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Late Summer on the Gaspe Peninsula

by John Robinson

Twenty-two hours of driving from Virginia will get you well into Quebec. Of course, we had that problem with the blown out tire in upstate New York. Rolling on the tiny temporary spare, we limped to the nearest garage and spent the rest of the night camped out in the vacant lot behind it. I had brought an extra un-mounted tire, tied to the roof, for just such an occasion, and early the next morning a bemused fellow by the name of Butch showed up, mounted the tire for 5 bucks and sent us on our way.

Later that morning found us entering Canada by way of New York’s picturesque “Thousand Island” region and then into an impressive Montreal traffic jam. Northward we continued, pausing at Quebec City for a taste of maritime France, then ferried across the St. Lawrence River onto Rt. 20 North. Now we’re getting somewhere.

“Oh yeah, Adam, you’re definitely going to need a raincoat.” Oldest son had forgotten his, and from the looks of the sky and the rain steadfastly pouring out of it, this weather may be here for a while. Adam politely approaches the maintenance man at the roadside picnic area and inquires about a heavy-duty trash bag. Merci!

Mr. Style is soon sporting a sleeveless rain vest, made from said garbage bag, and it holds him in good stead for the rest of the trip. On the trek north to the Gaspe Peninsula proper, we pause to inspect the world’s largest oscillating wind turbine. That’s the kind that looks like a cook’s whisk or egg beater, and it stands about 100m high. The rain continues.

Our primary destination on this seat-of-the-pants road trip is Parc de la Gaspecie, a provincial park featuring granite peaks and sub-arctic flora. Trails that must be classics traverse the mountains, and we aim to get a taste of them. The summits are as high as 4000 feet, and with the sea, in the form of the St. Lawrence Seaway, being so relatively close, the topography is striking.

It’s our first day on the trail, and it’s raining of course. We’ve been hiking for several hours and I am identifying the breaches in my rain coat, as the wet spots grow on my flannel shirt. But it’s spectacular scenery, even with the limited visibility, and all members of the crew are in good spirits. In fact, I am always amazed at their undampened, shall we say, enthusiasm for most everything.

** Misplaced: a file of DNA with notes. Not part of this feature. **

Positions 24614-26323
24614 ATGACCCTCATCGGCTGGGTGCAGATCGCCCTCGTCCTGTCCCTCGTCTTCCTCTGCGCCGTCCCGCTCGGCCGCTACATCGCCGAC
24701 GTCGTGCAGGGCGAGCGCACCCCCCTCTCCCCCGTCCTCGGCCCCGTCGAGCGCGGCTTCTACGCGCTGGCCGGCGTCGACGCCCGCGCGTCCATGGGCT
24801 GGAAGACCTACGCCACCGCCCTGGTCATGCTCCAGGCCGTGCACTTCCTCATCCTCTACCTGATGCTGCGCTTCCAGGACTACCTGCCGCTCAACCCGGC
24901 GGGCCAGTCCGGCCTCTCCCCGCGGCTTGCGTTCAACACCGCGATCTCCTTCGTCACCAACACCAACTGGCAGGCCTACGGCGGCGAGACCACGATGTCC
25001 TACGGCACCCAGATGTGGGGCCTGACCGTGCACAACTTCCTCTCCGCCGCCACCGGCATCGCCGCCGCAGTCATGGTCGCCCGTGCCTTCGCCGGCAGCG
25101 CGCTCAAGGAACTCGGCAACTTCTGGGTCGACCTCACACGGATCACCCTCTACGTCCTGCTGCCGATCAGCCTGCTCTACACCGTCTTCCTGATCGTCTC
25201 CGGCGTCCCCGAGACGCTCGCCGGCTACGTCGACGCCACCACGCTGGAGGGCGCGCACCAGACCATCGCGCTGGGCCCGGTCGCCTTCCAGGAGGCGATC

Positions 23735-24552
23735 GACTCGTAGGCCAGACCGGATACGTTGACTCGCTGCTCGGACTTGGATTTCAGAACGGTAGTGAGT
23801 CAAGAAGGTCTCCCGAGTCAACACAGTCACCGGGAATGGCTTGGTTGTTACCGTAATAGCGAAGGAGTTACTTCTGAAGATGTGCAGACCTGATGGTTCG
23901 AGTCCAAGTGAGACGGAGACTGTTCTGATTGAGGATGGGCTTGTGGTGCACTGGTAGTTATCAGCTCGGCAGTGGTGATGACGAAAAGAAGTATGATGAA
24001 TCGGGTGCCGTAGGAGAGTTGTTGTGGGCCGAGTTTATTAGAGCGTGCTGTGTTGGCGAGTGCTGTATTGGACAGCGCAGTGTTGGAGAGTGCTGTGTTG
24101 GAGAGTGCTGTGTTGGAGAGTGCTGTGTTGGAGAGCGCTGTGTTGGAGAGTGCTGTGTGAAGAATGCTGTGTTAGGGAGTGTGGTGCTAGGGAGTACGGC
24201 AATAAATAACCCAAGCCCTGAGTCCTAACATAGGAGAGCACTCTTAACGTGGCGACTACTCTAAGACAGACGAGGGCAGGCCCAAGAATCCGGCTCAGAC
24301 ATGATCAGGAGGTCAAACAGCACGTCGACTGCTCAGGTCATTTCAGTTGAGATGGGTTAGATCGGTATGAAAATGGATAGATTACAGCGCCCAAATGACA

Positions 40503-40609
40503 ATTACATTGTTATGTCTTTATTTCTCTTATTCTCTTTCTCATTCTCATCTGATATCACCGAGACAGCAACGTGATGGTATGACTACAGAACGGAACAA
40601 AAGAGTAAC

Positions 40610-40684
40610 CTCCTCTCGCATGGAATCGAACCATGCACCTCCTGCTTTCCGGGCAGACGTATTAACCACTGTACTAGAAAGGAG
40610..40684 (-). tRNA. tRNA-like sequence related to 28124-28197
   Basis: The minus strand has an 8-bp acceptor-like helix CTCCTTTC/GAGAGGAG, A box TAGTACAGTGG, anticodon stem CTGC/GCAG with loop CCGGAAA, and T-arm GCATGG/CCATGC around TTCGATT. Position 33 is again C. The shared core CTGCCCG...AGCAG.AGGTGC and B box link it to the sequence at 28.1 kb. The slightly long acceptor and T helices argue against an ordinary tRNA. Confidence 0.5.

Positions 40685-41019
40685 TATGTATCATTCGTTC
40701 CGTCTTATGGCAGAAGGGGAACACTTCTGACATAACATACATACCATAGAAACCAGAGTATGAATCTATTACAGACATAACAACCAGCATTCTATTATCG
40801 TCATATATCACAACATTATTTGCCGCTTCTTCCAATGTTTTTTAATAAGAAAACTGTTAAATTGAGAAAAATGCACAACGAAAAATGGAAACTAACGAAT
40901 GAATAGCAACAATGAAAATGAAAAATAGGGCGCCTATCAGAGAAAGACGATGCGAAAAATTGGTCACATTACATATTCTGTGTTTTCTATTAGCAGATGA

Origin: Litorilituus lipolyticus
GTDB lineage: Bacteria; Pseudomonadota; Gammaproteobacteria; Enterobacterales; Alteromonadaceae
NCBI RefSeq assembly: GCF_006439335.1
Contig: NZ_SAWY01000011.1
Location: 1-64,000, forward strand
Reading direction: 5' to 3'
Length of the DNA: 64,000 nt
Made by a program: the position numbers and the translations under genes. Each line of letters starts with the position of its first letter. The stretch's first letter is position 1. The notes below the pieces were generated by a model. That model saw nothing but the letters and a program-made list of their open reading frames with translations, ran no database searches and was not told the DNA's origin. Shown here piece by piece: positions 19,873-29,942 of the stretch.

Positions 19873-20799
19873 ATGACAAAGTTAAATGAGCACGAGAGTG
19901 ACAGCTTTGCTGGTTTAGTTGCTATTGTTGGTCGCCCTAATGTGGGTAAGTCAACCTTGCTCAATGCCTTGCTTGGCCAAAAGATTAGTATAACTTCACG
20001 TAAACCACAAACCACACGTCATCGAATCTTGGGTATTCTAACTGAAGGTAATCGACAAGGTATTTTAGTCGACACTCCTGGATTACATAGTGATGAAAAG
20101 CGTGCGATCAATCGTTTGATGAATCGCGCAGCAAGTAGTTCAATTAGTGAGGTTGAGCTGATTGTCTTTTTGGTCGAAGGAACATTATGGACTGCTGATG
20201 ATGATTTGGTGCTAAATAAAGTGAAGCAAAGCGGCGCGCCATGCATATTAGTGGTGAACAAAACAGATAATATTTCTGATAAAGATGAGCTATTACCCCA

Two days later, we’re well into a lengthy day hike across the range to the summit of Mt. Jacques Cartier and back, about 16 miles. It’s a stout hike for one day so we don’t dawdle. On the summit is a small lookout tower which affords expansive views across the compact Chic-Choc mountain range. Since the rain left us yesterday the sky is bright blue and the clouds racing by billowy white. It’s invigorating. As the kids build a sizable rock cairn I’m struck with that good-to-be-alive feeling.

We pause beside an alpine tarn on the return hike, confident that we can easily get back to camp before dark. Lounging in the sun, sardine can peeled open, we contemplate Jacques Cartier and his explorations of Newfoundland, Labrador, and the St. Lawrence Seaway in the sixteenth century. As we munch more peanut butter and jelly and raisin sandwiches, Frank reads from the still-damp guidebook about how Cartier named this country Kanata, “Land of the Huron.”

On the road around the Gaspe Peninsula we find one majestic scene after another. We camp in cool, secluded sites. We hike out skinny peninsulas to isolated lighthouses, we sit on bare expanses of granite and watch whales in the bays, we marvel at amazing rock formations along the ragged coast. I enjoy practicing my college French, even if I don’t get far beyond a few everyday pleasantries. It’s a joy to hear fluent French, and to feel that, no, we aren’t in Virginia anymore.

“Sure, I’ll go in if you all do!” I bluff as the kids contemplate a dip into the freezing water of a calm bay near the town of Perce on the Atlantic side of the peninsula. Before I know it the youth are peeling off clothes down to their shorts and diving in. And hooting and hollering. There’s only one thing worse than jumping into freezing water in concert with a group, and that is being the last to join them.

 I tell you, these kids are gonna kill me.

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